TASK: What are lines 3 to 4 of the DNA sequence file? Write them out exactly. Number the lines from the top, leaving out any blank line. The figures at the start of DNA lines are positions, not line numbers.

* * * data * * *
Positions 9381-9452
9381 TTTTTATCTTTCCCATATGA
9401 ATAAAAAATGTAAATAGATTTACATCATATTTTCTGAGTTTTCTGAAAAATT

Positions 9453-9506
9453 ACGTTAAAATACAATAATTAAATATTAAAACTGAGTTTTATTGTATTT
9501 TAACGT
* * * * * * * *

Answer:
9401 ATAAAAAATGTAAATAGATTTACATCATATTTTCTGAGTTTTCTGAAAAATT

Positions 9453-9506